‘Final nail’ fear as K&C is left off stroke centre list
Disappointed health campaigners fear leaving the Kent & Canterbury Hospital out of the options in a countywide consultation on stroke services could be the final nail in its coffin.
Chiefs have drafted a list of five options for the £40 million shakeup – which will see three 24/7 hyper acute units replace care currently provided at six hospitals – but the K&C is not included in any. Nor is Margate’s QEQM.
The consultation, which does, however, include Ashford’s William Harvey Hospital in all five, was revealed in the same week that protesters gathered to call for the retention and resurrection of services at the K&C.
Ken Rogers, chairman of Concern for Health in East Kent (Chek), believes health bosses are making a huge mistake by shunning Canterbury.
“We are now at a critical stage in this fight to save our beloved K&C,” he said.
“If we lose stroke services from Canterbury this will be one of the final nails in the coffin for comprehensive hospital care in the centre of east Kent and the end of our hospital as we know it.
“It was an insult to us all when the K&C was left out of all the options in the consultation. There is still an offer to build the shell of a new hospital but this has been ignored. Now it’s up to the people of east Kent to fight or they will lose their hospital forever.”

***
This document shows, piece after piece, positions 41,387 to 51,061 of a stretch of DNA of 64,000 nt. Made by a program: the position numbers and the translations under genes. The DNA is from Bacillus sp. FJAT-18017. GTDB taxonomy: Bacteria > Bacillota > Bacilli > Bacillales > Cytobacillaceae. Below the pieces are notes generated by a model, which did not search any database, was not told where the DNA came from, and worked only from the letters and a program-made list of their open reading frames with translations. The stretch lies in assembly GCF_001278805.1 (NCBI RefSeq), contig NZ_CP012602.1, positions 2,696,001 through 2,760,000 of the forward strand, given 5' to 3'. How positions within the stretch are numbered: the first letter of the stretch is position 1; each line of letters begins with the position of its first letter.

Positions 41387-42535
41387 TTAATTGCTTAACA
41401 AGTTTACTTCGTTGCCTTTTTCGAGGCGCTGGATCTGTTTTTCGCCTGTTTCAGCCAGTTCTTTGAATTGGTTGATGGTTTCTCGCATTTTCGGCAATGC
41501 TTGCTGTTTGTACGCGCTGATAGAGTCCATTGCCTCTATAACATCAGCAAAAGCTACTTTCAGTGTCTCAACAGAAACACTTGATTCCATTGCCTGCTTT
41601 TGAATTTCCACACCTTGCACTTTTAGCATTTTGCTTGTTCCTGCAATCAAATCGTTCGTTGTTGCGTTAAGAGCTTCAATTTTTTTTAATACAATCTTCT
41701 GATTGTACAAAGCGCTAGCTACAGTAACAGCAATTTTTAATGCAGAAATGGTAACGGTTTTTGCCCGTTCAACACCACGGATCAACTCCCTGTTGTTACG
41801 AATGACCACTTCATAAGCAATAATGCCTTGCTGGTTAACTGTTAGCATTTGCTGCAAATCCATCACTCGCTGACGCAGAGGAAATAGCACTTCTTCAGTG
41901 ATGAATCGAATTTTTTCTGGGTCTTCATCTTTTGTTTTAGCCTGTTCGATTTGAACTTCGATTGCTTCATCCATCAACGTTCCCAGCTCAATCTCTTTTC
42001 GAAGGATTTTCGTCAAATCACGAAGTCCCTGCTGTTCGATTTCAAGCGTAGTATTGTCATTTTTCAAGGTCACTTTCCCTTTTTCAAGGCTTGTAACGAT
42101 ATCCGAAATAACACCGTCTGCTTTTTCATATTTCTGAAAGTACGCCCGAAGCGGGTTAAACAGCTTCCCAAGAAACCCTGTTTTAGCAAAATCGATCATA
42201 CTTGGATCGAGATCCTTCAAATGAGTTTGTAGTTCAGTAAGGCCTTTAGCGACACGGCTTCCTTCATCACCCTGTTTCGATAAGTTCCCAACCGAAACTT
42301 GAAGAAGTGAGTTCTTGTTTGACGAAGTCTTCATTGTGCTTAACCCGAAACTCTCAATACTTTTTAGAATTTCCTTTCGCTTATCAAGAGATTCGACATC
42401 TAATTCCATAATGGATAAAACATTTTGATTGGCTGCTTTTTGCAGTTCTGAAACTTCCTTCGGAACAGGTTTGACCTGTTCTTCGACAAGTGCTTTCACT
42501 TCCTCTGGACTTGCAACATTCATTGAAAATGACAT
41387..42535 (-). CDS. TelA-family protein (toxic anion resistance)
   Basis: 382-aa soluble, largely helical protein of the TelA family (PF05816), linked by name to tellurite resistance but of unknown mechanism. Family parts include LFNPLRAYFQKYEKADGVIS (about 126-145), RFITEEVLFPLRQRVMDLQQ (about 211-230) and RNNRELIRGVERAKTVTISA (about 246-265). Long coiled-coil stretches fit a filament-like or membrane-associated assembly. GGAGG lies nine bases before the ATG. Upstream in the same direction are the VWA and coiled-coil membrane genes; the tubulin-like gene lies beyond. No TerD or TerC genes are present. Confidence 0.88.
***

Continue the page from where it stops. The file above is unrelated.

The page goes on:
The countywide change for stroke services is hoped to raise the standard of care in the crucial
first few hours following a stroke.
Dr David Hargroves, senior stroke consultant at the East Kent Hospitals trust, said: “There is clear evidence patients benefit most from being treated at a hyper-acute stroke unit in the first 72 hours after their stroke,
even if that means ambulances driving past the nearest A&E department to get to one.
“Spending 15 minutes in an ambulance but waiting three hours in A&E is worse than an hour in an ambulance going to a specialist unit that can scan you and start treatment within 30 minutes of arrival.”
Retired consultant Dr Michael Goggin said: “The William Harvey is not in the centre of east Kent and a stroke centre there will be to the detriment of Thanet
patients.” Dr Goggins also stresses that no matter which option is chosen, west Kent will have two stroke centres while east Kent has just one.
He said: “Everything must be done to make it a centre where the majority of patients can be treated and the complexity for stroke treatment could certainly be carried out in Canterbury if that were the site chosen.”
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Stroke consultant Dr David Hargroves, right, says there is clear evidence patients benefit most from being treated at a hyper-acute stroke unit